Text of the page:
What We Owe the Future by William MacAskill. Tyler Cowen says MacAskill is one of the most influential philosophers alive. He’s a professor at the University of Oxford and a founding father of Effective Altruism – the philosophy that scam artist Sam Bankman-Fried was obsessed with. Few books from 2022 are as loved and hated as this one. Either way, it’s worth reading.
What Happens After the Universe Ends? by PBS Spacetime. The Nobel laureate Roger Penrose has a truly brain melting idea about what happens at the end of the universe. It’s called Conformal Cyclic Cosmology. This video is the best explanation I’ve found. (Related: The Last Question by Isaac Asimov.)
Write Useful Books by Rob Fitzpatrick. If you have any interest in writing a non-fiction book, add this to your bookshelf. Fitzpatrick has written several books that have “gone viral” by word of mouth. In Write Useful Books he explains in detail how to do it. There’s a related online author community here.
Why We Sleep by Matt Walker, director of the UC Berkeley Sleep Lab. Walker breaks down the science and health of sleep. He convinces you to make it a priority and gives lots of practical advice. Like Lifespan, there’s a popular podcast version of the book.
You are Not Where You Think You Are by Kurzgesagt. Where are you right now? The answer Kurzgesagt gives is wild and worth the ride. I’ve watched this several times since it was released over the summer. It’s so good!
My Favorites from 2022
Video: Spinoza: A Complete Guide to Life. How can humans truly liberate themselves: politically, socially, emotionally, mentally? How do we free ourselves from coercion as well as collective illusions and chatter? Spinoza shows us the way. He’s among my favorite philosophers, and as Bertrand Russell said, “the noblest and most lovable” as well. This documentary is a good glimpse into Spinoza’s world.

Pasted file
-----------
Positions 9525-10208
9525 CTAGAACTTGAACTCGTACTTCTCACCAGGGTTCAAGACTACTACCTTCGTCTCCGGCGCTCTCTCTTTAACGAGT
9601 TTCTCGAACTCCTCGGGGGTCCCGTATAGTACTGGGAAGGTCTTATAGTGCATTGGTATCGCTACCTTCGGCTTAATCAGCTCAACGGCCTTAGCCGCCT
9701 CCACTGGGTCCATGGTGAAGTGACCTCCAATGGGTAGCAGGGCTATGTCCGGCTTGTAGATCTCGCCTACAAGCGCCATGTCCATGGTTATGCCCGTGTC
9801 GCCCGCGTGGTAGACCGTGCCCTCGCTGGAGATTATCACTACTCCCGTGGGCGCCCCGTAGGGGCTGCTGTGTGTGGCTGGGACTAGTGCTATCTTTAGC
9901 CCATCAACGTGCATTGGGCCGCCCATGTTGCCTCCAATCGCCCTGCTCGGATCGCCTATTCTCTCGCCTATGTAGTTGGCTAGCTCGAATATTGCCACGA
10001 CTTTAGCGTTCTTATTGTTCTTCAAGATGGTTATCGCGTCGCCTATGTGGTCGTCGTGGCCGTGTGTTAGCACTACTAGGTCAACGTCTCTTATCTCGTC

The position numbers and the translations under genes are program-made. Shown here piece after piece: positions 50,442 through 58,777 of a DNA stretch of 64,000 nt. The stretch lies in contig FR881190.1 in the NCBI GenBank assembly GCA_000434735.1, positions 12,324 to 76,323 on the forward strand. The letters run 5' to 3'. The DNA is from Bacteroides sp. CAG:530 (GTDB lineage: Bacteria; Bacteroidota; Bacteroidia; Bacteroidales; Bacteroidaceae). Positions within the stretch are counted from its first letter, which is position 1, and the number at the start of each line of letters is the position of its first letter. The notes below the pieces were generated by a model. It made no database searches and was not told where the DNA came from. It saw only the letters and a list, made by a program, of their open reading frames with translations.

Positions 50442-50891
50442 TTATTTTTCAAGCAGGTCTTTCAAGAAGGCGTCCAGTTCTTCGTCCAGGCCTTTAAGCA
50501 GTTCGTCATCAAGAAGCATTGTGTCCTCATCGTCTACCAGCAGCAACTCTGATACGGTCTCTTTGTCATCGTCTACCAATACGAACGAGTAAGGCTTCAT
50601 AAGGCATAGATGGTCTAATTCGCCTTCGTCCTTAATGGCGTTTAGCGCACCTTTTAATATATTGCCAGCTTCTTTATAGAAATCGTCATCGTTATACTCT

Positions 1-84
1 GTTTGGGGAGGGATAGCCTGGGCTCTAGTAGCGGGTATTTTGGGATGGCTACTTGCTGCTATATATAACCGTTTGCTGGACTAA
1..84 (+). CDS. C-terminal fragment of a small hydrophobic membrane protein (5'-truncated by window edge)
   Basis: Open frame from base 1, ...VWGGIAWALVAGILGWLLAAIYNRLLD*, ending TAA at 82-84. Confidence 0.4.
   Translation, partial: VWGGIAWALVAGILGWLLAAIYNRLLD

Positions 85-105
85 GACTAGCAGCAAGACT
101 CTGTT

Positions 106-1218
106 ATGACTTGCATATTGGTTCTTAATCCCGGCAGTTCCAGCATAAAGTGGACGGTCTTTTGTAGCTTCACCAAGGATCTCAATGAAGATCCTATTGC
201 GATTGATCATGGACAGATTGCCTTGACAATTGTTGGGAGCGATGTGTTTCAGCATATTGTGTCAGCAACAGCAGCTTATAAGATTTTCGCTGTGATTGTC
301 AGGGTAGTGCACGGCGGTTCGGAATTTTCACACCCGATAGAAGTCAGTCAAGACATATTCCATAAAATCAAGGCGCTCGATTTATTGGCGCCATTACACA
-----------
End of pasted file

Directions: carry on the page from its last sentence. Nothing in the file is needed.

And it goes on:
Essay: The Gossip Trap by Erik Hoel. Hoel begins by reviewing the blockbuster history book The Dawn of Everything and then attempts to answer The Sapient Paradox: why did it take so long for civilization to develop? Hoel’s response sticks with you. It’s one of those things you can’t unsee. The Gossip Trap won the coveted Astral Codex Ten book review contest. Hoel’s three–part series on cultivating genius is also excellent. Subscribe to his substack here.
Fiction: Project Hail Mary by Andy Weir. Storytelling at its best. Maryrose read Project Hail Mary in a day. I highlighted it in our newsletter piece on the power of simulation. This week we are driving from Durango to Ohio for Christmas – and listening to the audio version of Project Hail Mary.
Non-Fiction: The Status Game by Will Storr. I’m willing to say that Storr is a modern Carl Sagan. He brings science to life with superb writing that mesmerizes. The Status Game explains and changes the way you see our species. I cannot recommend it enough. I quote Storr in several newsletter pieces.
The author Dan Finklestein said: “I haven’t finished reading The Status Game because I’ve only read it once. There’s so much in this dazzling book I’ll be revisiting it over and over again.”
I feel the same.
Share your favorite books, essays, and videos from the past year.
What’s the best stuff you came across in 2022? Take a moment to highlight a few books, essays, and videos – and share them with me!